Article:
Home Back Issues September 2009 Old tech is new again

Old tech is new again

| Print |  Email
Archives - September 2009
Thursday, August 20, 2009
Old Tech
The vinyl world of Everyday Music in Portland
PHOTO BY MARTIN GEE

In the past few years, vintage technologies such as manual cameras and vinyl records have enjoyed a resurgence in popularity among 20-somethings and teenagers who grew up inundated by digital technology, and it’s helped several Portland stores that cater to these niche markets survive.

Blue Moon Camera and Machine sells manual cameras and refurbished manual typewriters. In the last year and a half, Blue Moon owner Jake Shivery says he’s seen a huge interest among students, hipsters and artists.

“People want to get as far away from digital cameras as they can because that’s the establishment,” says Shivery.

This has helped Blue Moon’s revenue remain stable, though it’s down slightly from 2008. The film processing aspect of business also continues to grow. But camera shops are not recession-proof. Citizens Photo is relocating to a cheaper space because of a drop in sales.

What people find appealing about manual cameras is the physical process of adjusting settings and using film to create a distinctive photo they can’t make digitally. This appreciation of tactile experiences is shared by those who buy vinyl records. They enjoy physically putting a record on the player, listening to the sometimes scratchy music and turning the record over. Though manual cameras’ market remains narrow, vinyl has gained mainstream popularity throughout the state in the past few years.

This popularity has helped boost sales at music stores, though it can’t make up for the decline in CD sales. Record sales make up 15% of revenue at Portland-based Everyday Music. Owner Scott Kuzma expects that percentage to increase. He also thinks the music industry will ruin vinyl’s popularity by continuing to hike prices.

“With new vinyl you’re paying more than for a new CD and that’s actually inhibiting sales,” says Kuzma.

Mississippi Records makes 90% of its revenue from records and revenue is currently flat over last year. It’s one of four stores in Portland that sells primarily vinyl. In owner Eric Isaacson’s opinion, Portland’s scrappy youth culture helps support sales. He’s also seen more teenagers purchasing records; so has Trina Brenes, co-owner of Ashland-based Music Coop.

“If you spend your entire day in front of your computer and listening to your iPod, it’s isolating,” she says. “[Teenagers] are now listening to LPs at someone’s house together as a social event.”

Though records and manual cameras remain a niche market, as long as there’s a culture that appreciates tactile experiences, shops like Blue Moon and Mississippi Records will find a customer base for their vintage technologies.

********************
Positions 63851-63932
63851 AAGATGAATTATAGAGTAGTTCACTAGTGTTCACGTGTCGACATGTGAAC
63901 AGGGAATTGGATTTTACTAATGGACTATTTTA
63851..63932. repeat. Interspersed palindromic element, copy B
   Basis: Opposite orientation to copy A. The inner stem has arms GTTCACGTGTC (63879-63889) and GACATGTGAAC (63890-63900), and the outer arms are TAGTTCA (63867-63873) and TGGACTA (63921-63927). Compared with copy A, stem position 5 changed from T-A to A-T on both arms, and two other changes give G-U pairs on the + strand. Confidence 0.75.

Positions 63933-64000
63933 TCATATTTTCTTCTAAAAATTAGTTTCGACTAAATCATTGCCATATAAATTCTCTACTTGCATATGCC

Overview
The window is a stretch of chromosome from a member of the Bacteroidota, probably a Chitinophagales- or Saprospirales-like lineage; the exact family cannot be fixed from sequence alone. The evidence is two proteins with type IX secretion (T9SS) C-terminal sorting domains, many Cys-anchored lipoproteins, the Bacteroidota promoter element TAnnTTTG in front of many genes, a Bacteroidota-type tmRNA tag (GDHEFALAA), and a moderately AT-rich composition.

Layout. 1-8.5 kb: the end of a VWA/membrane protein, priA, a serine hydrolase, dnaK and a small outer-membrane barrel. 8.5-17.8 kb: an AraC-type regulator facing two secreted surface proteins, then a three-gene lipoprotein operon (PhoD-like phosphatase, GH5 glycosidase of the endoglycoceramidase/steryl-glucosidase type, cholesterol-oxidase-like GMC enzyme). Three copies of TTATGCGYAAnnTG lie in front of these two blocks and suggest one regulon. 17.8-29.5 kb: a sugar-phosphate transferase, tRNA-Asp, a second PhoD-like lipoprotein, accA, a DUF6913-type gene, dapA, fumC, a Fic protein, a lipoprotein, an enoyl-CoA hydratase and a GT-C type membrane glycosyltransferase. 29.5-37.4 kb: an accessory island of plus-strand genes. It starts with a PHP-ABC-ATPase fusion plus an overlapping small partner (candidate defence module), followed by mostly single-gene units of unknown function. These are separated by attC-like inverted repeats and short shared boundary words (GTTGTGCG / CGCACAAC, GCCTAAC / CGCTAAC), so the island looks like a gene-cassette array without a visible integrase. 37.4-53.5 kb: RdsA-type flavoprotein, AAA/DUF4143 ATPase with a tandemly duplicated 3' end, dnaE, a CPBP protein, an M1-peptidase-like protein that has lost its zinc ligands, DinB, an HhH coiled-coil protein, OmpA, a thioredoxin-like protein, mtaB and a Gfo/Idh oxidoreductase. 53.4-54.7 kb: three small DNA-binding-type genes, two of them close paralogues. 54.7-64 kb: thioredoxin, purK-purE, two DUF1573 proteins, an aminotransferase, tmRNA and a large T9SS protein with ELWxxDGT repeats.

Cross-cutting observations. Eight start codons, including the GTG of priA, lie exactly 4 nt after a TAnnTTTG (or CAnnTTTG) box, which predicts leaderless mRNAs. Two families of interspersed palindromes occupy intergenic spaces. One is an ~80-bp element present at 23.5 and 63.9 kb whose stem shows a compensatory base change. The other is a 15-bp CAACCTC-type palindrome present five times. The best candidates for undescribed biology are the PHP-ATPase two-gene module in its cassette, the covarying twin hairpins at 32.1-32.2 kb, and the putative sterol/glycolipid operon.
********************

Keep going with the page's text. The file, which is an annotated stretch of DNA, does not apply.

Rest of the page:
JENNY FURNISS
 

Comments   

 
Bob
0 #1 Cameras and VinylBob 2009-09-14 16:59:06
OK, so I have an old manual Cannon camera and a bunch of old LP's, circa 70's and 80's. Anybody want to buy them?
Quote | Report to administrator
 

More Articles

OB Poll: Wineries and groceries

News
Friday, October 24, 2014

24-winethumbA majority of respondents agreed: Local vineyards should remain Oregon-owned and quality is the most important factor when determining where to eat or buy groceries.


Read more...

Shuffling the Deck

November/December 2014
Wednesday, October 22, 2014
BY JON BELL

Oregon tribes still bet on casinos.


Read more...

I Know How You Feel

November/December 2014
Wednesday, October 22, 2014
BY JESSICA RIDGWAY

Most smartphones come equipped with speech recognition systems like Siri or Cortana that are capable of understanding the human voice and putting words into actions. But what if smartphones could do more? What if smartphones could register feeling?


Read more...

Fly Zone

November/December 2014
Wednesday, October 22, 2014
BY JOE ROJAS-BURKE

The black soldier fly’s larvae are among the most ravenous and least picky eaters on earth.


Read more...

The Bookseller

November/December 2014
Wednesday, October 22, 2014
BY AMY MILSHTEIN

Everyone knows college is expensive, but a look at the numbers brings that into sharp — and painful — focus.


Read more...

Semiconductor purgatory

News
Monday, October 06, 2014
roundup-logo-thumb-14BY LINDA BAKER | OB EDITOR

Intel's manufacturing way station; Merkley's attack dog; Diamond Foods gets into the innovation business.


Read more...

100 Best Nonprofits announced

News
Thursday, October 02, 2014

100NP14logo4WebOregon Business magazine has named the sixth annual 100 Best Nonprofits to Work for in Oregon.


Read more...
Oregon Business magazinetitle-sponsored-links-02
SPONSORED LINKS